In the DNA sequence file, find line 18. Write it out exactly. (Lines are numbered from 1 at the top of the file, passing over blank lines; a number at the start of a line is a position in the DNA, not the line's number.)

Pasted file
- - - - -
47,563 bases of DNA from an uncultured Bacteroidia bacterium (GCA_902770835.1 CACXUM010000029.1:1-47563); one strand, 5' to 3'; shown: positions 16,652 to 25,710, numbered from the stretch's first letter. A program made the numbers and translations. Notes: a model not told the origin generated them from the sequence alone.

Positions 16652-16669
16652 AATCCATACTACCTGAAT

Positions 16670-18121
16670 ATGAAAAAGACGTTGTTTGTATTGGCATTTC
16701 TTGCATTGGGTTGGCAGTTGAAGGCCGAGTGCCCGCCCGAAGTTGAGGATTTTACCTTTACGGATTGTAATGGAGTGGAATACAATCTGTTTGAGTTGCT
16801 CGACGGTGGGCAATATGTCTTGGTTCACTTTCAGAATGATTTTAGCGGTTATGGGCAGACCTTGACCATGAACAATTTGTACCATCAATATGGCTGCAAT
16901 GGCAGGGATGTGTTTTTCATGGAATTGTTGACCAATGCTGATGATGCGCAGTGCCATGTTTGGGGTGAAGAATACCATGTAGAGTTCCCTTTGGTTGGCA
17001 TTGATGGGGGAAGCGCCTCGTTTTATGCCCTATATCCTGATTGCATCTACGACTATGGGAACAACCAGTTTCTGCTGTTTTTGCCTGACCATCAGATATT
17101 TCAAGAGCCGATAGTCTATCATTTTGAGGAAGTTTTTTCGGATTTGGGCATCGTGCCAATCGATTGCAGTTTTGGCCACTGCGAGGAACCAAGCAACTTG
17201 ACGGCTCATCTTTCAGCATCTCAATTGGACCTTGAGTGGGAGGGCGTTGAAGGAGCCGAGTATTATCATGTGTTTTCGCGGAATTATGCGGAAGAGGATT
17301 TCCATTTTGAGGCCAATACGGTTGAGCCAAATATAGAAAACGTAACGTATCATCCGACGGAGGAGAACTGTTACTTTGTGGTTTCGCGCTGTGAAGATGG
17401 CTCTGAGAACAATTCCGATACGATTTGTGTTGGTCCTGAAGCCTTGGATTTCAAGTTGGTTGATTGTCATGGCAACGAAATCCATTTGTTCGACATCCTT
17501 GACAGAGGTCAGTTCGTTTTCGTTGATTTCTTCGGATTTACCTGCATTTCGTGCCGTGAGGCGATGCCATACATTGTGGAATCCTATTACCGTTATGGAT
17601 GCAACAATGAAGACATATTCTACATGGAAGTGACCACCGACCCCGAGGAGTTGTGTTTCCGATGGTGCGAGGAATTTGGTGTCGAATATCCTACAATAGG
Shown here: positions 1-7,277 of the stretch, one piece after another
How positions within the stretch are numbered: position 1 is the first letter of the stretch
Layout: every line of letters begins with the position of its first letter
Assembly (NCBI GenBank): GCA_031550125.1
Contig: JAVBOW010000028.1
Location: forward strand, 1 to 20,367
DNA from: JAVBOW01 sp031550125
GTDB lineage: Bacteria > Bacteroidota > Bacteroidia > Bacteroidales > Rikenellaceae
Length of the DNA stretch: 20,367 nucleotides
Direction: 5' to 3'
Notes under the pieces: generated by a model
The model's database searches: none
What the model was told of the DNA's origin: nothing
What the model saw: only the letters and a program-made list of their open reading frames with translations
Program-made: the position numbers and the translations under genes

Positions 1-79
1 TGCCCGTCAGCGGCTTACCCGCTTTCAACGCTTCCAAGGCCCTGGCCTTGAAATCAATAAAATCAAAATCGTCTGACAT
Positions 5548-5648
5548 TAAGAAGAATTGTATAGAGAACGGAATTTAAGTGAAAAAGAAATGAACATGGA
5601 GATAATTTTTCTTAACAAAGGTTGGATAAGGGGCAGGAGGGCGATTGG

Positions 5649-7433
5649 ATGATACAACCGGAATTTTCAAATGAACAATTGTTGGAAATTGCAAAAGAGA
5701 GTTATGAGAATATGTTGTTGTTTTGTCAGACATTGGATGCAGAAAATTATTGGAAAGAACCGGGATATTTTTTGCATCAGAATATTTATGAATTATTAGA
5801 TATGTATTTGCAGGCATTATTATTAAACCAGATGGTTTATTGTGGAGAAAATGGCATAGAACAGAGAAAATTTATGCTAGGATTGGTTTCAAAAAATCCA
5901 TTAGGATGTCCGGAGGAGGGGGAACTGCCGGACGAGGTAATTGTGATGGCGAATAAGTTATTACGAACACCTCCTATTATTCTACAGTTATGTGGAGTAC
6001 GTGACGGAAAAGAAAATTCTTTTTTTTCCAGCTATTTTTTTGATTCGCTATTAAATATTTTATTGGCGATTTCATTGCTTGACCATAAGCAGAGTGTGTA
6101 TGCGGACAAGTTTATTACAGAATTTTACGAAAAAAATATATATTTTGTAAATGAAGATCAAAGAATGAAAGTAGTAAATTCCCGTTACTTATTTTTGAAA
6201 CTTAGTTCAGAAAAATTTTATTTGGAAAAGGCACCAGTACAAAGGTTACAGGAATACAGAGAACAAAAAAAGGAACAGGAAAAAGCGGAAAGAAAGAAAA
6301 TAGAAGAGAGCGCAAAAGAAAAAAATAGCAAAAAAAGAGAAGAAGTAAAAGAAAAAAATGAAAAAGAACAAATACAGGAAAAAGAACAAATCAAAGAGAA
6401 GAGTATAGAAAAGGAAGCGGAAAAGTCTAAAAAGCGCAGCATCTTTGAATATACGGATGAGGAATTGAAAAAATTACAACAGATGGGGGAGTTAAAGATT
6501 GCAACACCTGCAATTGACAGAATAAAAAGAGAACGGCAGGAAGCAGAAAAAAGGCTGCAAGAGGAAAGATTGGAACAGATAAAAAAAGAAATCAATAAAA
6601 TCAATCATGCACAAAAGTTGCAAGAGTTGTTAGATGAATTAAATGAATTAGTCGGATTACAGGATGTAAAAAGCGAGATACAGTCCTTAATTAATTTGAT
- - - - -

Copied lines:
Layout: every line of letters begins with the position of its first letter